Observation of the petroleum trading market shows that the attack on two Saudi Arabian oil facilities has so far had ‘little’ impact on Nigeria’s crude oil export.
According to Reuters, a surge is expected in demand for Nigerian grades Kwa Ibo and Bonny Light this week.
The news agency however, maintains that there has been no serious change in price.
The two Nigerian grades are still trading as normal — $3.00 above Brent crude.
Latest data from oilprice shows that Brent is selling at $64.58 per barrel, meaning that Kwa Ibo and Bonny Light would be going for a premium price of $67.58.
Saudi Arabia’s customers have however, been informed that only its more dense oil are available for sale at the moment, stating that regular shipment of light oil will resume by October at the latest.
Nigeria’s Kwa Ibo and Bonny Light are referred as sweet oil because they are light and preferable for refinement into diesel.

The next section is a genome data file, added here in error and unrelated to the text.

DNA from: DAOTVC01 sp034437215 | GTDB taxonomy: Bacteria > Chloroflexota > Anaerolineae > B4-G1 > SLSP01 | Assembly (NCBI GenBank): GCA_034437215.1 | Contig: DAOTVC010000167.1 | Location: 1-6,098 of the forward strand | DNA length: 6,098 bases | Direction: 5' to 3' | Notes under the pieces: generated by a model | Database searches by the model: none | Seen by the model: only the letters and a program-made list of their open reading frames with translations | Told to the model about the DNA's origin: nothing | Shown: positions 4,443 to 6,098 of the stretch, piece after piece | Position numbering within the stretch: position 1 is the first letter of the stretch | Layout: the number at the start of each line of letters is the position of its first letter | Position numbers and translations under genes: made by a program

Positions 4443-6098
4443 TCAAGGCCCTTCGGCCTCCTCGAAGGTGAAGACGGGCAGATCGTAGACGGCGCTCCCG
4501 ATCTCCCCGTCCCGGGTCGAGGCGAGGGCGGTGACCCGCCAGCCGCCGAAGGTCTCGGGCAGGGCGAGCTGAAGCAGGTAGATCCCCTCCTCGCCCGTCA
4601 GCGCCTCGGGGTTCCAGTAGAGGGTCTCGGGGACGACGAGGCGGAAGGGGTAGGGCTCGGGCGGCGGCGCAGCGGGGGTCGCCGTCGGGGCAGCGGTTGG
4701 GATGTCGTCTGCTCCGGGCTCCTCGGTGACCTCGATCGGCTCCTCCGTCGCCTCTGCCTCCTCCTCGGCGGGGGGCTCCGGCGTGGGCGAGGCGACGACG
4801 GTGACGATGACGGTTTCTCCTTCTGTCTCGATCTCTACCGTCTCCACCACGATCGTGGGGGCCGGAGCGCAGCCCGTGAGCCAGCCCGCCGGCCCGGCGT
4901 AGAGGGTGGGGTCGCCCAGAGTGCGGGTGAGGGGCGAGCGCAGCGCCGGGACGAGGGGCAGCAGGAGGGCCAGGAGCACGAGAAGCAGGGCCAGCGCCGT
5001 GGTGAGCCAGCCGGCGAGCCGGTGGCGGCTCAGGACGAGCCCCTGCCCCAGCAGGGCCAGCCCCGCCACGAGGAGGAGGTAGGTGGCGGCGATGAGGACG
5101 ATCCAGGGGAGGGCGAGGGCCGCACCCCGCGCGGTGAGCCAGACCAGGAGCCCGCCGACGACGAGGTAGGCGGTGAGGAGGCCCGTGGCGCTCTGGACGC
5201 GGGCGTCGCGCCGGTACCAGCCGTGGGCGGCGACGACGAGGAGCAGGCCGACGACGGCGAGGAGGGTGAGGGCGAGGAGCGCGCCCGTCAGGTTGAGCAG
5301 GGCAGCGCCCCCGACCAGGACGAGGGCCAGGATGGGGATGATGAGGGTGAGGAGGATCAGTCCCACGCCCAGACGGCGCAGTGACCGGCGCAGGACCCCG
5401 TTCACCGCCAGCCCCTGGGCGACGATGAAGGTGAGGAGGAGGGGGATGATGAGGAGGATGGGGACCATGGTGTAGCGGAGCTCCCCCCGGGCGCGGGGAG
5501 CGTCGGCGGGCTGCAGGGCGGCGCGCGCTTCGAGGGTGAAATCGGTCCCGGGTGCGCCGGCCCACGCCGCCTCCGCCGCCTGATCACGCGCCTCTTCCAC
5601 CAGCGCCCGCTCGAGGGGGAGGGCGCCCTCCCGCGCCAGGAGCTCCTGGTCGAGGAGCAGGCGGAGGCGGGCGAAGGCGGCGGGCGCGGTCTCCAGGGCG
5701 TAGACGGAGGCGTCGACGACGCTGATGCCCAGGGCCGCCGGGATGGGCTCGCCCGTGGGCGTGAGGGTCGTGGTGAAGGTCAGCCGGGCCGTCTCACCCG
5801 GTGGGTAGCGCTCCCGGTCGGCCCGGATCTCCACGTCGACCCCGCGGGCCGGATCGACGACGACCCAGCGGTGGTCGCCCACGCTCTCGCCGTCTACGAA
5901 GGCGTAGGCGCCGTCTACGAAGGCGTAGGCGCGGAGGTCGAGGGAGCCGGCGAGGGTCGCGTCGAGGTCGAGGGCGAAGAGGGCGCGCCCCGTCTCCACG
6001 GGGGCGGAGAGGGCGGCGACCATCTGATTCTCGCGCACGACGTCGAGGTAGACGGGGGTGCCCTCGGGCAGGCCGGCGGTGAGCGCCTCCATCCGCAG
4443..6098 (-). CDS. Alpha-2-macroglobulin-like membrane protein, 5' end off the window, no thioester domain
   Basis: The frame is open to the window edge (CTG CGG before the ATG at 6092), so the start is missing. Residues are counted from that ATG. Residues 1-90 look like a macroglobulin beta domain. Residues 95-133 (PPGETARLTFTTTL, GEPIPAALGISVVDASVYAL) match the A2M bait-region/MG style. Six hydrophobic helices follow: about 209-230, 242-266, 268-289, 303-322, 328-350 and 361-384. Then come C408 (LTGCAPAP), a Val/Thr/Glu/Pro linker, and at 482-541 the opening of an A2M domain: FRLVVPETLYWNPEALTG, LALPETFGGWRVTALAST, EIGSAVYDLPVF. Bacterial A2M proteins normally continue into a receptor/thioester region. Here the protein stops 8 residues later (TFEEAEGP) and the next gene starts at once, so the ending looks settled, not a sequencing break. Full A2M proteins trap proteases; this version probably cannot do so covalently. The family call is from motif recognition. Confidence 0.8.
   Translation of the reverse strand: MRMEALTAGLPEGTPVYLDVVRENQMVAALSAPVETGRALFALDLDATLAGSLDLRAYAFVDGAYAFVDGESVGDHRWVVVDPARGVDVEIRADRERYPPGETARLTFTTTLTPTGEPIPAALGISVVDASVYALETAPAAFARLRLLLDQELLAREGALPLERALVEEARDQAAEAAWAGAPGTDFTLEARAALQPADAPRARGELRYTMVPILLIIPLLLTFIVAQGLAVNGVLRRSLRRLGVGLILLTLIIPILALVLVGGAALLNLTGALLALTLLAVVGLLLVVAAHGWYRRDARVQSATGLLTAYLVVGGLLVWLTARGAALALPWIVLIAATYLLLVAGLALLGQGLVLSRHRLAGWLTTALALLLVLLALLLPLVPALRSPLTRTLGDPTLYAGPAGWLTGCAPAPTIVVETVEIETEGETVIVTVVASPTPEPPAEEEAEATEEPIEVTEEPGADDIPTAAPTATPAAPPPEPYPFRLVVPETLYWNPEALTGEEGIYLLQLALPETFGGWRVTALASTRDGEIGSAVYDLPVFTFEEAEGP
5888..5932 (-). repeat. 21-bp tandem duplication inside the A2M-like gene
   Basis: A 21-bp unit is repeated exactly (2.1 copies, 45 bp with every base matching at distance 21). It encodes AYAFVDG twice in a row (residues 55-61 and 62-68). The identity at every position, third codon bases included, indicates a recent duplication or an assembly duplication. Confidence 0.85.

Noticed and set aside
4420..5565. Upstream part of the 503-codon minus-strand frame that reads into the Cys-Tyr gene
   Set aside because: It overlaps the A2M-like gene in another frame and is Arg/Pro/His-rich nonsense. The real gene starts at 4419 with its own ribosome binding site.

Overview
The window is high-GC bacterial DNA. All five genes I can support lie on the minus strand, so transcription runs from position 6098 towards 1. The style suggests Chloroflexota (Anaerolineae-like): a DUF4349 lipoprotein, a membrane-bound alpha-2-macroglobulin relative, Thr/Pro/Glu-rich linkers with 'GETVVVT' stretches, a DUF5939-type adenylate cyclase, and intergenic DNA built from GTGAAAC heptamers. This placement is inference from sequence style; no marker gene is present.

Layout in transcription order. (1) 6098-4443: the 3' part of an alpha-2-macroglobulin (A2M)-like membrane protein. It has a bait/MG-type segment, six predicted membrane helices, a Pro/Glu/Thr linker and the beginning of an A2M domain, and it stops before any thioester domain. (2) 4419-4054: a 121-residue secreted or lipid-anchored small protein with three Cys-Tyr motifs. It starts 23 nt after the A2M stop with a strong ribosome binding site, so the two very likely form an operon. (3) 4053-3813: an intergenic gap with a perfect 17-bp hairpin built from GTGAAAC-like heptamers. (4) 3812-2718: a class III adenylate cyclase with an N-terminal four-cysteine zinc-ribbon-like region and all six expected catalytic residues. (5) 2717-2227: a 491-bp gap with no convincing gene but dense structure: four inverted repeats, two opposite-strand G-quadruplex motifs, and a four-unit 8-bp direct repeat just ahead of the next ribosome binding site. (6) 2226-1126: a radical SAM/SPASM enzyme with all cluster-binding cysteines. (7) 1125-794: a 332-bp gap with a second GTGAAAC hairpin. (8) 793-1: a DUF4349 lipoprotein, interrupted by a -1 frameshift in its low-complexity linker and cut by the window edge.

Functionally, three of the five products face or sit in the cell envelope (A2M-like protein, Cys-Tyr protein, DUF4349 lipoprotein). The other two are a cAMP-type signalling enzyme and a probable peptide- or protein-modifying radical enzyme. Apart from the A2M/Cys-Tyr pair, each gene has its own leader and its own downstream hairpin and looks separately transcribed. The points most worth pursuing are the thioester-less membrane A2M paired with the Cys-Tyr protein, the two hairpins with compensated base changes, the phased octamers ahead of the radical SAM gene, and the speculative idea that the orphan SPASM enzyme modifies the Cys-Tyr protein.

The United States, a major trading partner with Saudi Arabia, has pinned more sanctions on Iran, the latest falling on the country’s apex bank.
Iran has however, continued to insist it was not responsible for the drone strikes on the Abqaiq and Khurais oil fields.
The Houthi rebels, who claimed responsibility for the attack, said Riyadh is lying about the extent of the damage on its oil facilities.
The Saudi military last week said that 18 drones and seven missiles were launched at the two oil fields, adding that the attacks took out about 5.7m barrels of oil per day from global oil supplies — five per cent of global oil consumption.